Chapter: X. Nascence
Fandom: Harry Potter
Pairing: Harry/Draco (intended); others.
Disclaimer: JKR owns. I only play. You do not sue.
Chapter Rating: PG
Chapter Warnings: None.
Chapter Length: 3700
Chapter Summary: Draco takes care of business, Artie is extremely multi-talented, Harry feels left out, and Ginny gets called in by the boss.
Beta: None. Read at your own risk.
Note: This is a CYOA fic styled after the 乙女ゲーム/Otome game genre. There will be a poll at the end of each chapter, and readers' majority vote will decide the POV character's actions for the following chapter.
Concrit: Always welcome and appreciated.
[Previously, Draco decided to make Laura disappear and think of a new strategy.]
A drop of midnight-blue ink grew fat at the end of Draco's quill as he considered the sign-off on the last letter from the life of Laura Delamare. He tapped the nib against the inside of the ink bottle and wrote,
He cast a quick charm to dry the ink, rolled the parchment up tightly, tied it off with a thick green ribbon, and attached the address-card to one of the ribbon's loose ends. The letter was short, but Draco had needed more parchment than usual, having used a bolder cursive this time, letters slanting to the left. Laura's father couldn't very well write in Laura's right-leaning, economical hand.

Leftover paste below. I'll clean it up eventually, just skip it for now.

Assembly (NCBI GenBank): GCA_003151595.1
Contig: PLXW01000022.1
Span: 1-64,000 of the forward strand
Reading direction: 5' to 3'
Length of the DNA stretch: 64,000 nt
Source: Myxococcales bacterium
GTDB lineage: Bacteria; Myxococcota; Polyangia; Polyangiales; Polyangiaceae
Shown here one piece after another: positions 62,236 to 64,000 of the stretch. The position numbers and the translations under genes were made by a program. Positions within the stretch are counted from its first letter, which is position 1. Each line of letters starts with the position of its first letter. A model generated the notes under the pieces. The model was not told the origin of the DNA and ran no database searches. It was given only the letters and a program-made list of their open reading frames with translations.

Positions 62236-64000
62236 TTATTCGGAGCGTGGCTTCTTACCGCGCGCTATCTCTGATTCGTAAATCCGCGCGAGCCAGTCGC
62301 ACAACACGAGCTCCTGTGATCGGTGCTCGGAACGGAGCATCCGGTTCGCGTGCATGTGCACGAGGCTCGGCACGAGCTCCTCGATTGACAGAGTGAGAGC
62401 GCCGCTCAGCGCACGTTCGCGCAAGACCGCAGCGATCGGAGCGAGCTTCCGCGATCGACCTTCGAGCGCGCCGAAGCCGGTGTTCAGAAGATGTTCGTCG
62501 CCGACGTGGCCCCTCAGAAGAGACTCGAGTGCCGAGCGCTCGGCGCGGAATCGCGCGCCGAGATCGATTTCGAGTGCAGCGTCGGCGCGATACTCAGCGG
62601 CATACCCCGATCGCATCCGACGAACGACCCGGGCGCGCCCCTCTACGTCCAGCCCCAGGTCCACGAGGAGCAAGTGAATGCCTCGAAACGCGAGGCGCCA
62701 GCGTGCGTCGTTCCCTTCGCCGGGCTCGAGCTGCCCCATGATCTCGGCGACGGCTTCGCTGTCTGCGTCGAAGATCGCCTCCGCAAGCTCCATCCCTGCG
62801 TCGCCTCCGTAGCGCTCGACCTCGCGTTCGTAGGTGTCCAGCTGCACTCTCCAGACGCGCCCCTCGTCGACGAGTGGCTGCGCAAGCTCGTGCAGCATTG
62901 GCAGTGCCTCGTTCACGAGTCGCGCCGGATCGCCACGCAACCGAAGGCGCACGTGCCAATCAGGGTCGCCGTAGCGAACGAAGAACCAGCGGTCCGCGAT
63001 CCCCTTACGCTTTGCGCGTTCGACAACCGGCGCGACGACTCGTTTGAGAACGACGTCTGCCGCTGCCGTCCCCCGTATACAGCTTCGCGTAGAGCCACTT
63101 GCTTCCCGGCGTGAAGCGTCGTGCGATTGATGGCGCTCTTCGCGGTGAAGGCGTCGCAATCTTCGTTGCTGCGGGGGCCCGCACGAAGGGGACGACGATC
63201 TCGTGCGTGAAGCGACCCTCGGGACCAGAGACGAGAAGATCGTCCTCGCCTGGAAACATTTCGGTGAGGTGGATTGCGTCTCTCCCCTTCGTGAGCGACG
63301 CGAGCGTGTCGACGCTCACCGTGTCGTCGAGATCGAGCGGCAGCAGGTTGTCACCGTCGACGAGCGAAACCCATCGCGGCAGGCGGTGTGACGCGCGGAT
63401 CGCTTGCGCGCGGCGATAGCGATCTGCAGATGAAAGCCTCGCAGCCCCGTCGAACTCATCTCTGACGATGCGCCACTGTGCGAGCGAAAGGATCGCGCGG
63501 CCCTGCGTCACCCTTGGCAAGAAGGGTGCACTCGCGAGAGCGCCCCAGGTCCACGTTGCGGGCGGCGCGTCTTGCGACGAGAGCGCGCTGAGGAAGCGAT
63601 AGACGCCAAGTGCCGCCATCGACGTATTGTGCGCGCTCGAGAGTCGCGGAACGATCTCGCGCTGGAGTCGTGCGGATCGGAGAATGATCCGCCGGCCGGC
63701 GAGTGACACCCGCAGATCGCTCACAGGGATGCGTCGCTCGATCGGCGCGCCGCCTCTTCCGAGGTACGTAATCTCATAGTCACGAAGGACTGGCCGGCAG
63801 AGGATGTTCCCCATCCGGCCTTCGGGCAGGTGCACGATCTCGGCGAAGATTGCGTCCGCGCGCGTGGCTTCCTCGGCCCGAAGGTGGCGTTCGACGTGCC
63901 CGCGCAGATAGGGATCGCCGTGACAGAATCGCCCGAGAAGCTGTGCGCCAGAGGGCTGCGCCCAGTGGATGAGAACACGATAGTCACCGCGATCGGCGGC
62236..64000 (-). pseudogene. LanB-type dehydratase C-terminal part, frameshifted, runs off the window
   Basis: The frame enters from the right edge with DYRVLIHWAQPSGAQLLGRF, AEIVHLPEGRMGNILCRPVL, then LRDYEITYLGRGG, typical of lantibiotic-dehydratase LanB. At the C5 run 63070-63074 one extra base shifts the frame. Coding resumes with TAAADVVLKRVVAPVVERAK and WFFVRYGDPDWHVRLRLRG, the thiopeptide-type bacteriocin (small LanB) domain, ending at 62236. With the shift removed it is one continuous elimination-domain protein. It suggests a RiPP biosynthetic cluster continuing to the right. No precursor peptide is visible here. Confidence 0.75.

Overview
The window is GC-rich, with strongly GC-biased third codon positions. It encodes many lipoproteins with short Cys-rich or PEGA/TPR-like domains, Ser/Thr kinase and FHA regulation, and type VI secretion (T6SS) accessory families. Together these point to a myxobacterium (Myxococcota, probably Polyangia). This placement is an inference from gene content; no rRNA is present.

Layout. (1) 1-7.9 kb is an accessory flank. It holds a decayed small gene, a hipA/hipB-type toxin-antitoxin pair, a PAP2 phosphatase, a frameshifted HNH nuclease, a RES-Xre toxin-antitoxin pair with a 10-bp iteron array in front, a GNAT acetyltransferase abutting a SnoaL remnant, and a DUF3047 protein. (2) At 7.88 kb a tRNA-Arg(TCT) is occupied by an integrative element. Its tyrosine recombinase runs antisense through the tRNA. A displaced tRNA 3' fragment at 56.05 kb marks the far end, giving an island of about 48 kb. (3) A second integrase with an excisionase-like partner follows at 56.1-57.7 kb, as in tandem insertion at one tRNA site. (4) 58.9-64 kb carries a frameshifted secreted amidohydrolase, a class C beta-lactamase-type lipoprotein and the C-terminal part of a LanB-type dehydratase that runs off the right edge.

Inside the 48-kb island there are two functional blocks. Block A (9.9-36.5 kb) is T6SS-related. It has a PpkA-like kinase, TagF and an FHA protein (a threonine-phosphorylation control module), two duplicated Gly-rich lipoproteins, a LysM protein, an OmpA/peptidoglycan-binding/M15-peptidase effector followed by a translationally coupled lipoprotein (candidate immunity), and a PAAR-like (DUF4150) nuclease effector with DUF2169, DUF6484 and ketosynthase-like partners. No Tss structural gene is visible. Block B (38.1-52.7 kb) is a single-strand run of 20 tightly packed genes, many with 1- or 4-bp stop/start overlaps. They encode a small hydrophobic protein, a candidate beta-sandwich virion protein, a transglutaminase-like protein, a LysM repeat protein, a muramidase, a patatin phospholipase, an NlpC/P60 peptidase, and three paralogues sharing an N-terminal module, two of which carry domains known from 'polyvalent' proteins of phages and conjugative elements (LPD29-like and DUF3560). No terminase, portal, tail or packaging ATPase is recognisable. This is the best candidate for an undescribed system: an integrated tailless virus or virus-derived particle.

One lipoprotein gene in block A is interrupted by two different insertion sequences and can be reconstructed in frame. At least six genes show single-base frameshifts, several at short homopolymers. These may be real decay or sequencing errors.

In a week or so, Ginny Weasley would receive news of Laura's tragic death of a particularly violent Scrofungulus infection she'd mistaken for an allergy rash and thus ignored for too long. If Ginny chose to write a letter of sympathy, it would be the only one -- the real Delamares, who had no daughter that they knew of, would forward it to Draco as soon as it arrived. A friend of Narcissa's at the Paris Family Registration Bureau would add Laura's name on a death list -- one name more or less wouldn't make a difference; wizards and witches died all the time for all sorts of reasons. This had been a bad summer for Scrofungulus on the continent, mostly in the east, and of course Laura had gone to the hot springs there earlier in the season.
It had taken two weeks to get to this point, and it was all as flimsy as a hut made out of twigs. Someone determined enough to unearth information about Laura's life could find out that Laura's birth had never been registered. If anyone actually tried to speak to the Delamares about her, they would expose Draco in a minute; good neighbourly relations could only go so far. He had assured them, quite truthfully, that he was doing nothing illegal, but they didn't want to get involved with authorities. Draco couldn't blame them. He was just glad he hadn't invented Laura's surname; finding a random middle-aged couple named Delamare and willing to assist him might've been impossible.